Make a Wish
July 26, 2019
This prompt was a birthday theme. A cake, candles, a wish, and consequences. Good or bad. I was a little late, being in Toronto, and was a little over the limit of 1000 words, at 1020.
Make a Wish
They’d given Stanley a month to live, but he would have preferred a year. Not for himself, as at 80 he figured he’d had a full enough life. A healthy life, yet here he was, with a cancer in his gut the doctors had hoped to only slow with drugs. Maybe it was time to give in to death’s demands.
But he’d miss his son. They’d been estranged for years but now Daniel was trying to reconnect. It was working, but they just needed a few more months.
"I need more time," he said.
"Don’t we all."
He opened his eyes. "What did you say?" One of the hospital’s cleaners was mopping by the door. Not from the regular crew of short, quick Filipino women. She was tall, slim, with dark hair, beautiful green eyes, and a long straight nose. With a certain agelessness about her.
She smiled. "Time with your son, right? I know, I see things."
"Do you see me lasting a year?" he said. "He’ll be here tomorrow, for my birthday. I’m sure it will be my last."
"Will you have a cake, with candles?"
He chuckled. "Not 80 of them I hope, I’ll never blow them out in one try."
"My people believe the candles are lit to honour our goddess of the moon, Artemis. And when you blow them out, the smoke carries your wishes up to the heavens. Try wishing for more time with your son. You were a strong man, maybe you just need a bit of extra help."
She lifted her mop. "But I must go. More work awaits me" Before he could even ask her name, she’d disappeared into the hallway.
Daniel did bring a cake, with eight candles on it, one for each decade.
"Happy Birthday Dad, and hopes for more of them. You can fight this you know. They say attitude really matters."
His son might be right. Stanley wasn’t particularly religious, but it couldn’t hurt to be positive, even if it was a little unrealistic. Maybe he could beat the odds. He made his wish, blew, and watched as eight tiny wisps of smoke rose to the ceiling.
"To another year," he said.
Two weeks later, his doctor dropped by with a sheaf of papers and a concerned look.
"Doctor, what’s the bad news?"
"None, Stanley. Your latest results show a big improvement. The drugs were sort of working, but this is unexpected. Fingers crossed."
Stanley continued to improve over the next weeks and months. He could feel the wish, and his son’s company, buoying him up. He became an outpatient and moved back home, where his son visited him daily. They started taking little day trips, and discovered a common interest in art, and an appreciation for fine wine. He tried to explain his theory of his new health to his son, without success.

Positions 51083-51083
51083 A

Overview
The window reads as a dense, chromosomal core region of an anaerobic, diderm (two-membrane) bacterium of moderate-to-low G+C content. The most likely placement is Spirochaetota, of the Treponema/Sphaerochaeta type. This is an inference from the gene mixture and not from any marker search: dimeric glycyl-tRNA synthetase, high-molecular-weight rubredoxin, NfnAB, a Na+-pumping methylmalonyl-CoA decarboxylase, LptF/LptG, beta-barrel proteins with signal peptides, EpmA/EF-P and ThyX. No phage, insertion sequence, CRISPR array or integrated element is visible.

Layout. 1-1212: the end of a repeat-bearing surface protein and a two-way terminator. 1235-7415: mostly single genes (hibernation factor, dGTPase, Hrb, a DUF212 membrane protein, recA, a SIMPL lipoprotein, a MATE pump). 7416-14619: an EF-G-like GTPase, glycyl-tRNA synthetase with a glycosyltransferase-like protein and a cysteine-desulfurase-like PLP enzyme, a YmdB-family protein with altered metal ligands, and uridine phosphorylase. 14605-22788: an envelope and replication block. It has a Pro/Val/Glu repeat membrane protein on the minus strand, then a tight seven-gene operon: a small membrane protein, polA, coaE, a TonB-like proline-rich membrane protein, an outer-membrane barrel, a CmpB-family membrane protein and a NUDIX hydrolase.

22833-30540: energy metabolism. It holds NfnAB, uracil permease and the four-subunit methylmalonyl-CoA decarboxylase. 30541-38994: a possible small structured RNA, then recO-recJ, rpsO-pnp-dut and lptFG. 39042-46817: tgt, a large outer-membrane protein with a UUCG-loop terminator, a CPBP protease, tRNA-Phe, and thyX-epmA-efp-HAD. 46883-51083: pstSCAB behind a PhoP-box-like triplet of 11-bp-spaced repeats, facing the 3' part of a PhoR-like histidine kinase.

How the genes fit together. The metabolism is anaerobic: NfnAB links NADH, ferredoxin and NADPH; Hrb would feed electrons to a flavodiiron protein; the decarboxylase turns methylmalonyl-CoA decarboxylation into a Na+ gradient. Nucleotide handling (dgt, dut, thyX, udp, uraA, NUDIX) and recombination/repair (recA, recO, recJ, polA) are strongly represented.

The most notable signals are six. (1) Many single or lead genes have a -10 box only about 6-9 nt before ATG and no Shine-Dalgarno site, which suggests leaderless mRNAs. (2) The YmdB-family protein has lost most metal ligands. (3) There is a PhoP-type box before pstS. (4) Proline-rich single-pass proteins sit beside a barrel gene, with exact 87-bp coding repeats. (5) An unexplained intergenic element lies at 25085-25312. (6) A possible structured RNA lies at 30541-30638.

"A mystery woman, with some sort of prophecy? Dad, I think you were just hallucinating. Be practical, this is just solid medicine".
But his cancer was gone.
For 11 months.
Once again, his doctor looked concerned. "I’m sorry Stanley. It’s back, even more so. I’m admitting you this afternoon."
Two weeks later he was moved to the cancer ward ICU, hooked up to a suite of machines and tubes. His son was a frequent visitor, but seemed to be ready for the end.
"I made it to another birthday, son. But we deserve, more. In two days I’ll do the cake thing again and make another wish. I need to get recharged."
Daniel shook his head. "Dad, that’s just a superstition. Birthday wishes are fine for kids, but now we need to trust in medicine. At least the doctors can ease your final few days."
He did have a cake, with no candles, but was too nauseous to have more than a single bite. His son had started sleeping near his bed in the ICU. Stanley could feel the inevitable end fast approaching, but still hoped for a miracle.
He lay awake one night, as he often did, listening to the beeps and clicks of his machine, and his son’s snoring. He sensed another presence in the room.
"Hello? Is anyone there?"
A tall figure stepped into the moonlight.
"Oh, it’s you. Where’s your mop?"
"I’m off today," she said. "You don’t look so good, my friend."
"I don’t feel so good," he said. "The last year was a gift—thank you. But I wish I had more. I tried to do the candle thing, but my son wouldn’t go along."
"A gift? No, I’m just a cleaning lady. You know, you’re a good man Stanley. So is Daniel." She paused. "Why don’t you stick around for another decade? Your son is a practical man, and trusts in medicine, but maybe he needs a nudge. I’ll see what I can do. Kali tychi my friend."
This time she just stepped back into the shadows.
The next morning, Stanley awoke to find his son standing next to him, holding a small bag.
"Dad, I decided you deserved one last try. So, tada!"
He pulled a cupcake out of the bag, with a candle in the middle.
"The nurses will kill us if we’re caught, but do you think you can manage one candle for your wish?"
Stanley smiled. "Bring it on."
A gentle puff from his tired body, and the whisp of smoke rose to the ceiling. Right into the smoke detector.
Within minutes security had bundled his son out the door. They checked Stanley and his machines over, then left, with his request to please bring him some Jello. Lime, preferably.
Daniel was back the next day, under the watchful eye of a nurse. He grinned at his dad. "Wow, were they ever pissed."
"Yes, but they still managed to find me some Jello. I haven’t used my morphine boost yet this morning, and I even nibbled on a piece of toast. Dry though, no jam. But I have a feeling I’ll be ready for some real food soon. Even if it is hospital food."
What a wonderful story. It gave me chills. It was touching and dignified, and never crossed the line into slushy. I can't help but wish that every year on his birthday, Stanley blows out another candle and gets another ten. He deserves every extra minute he gets.
Posted by: Joyce Juzwik | July 27, 2019 at 10:33 AM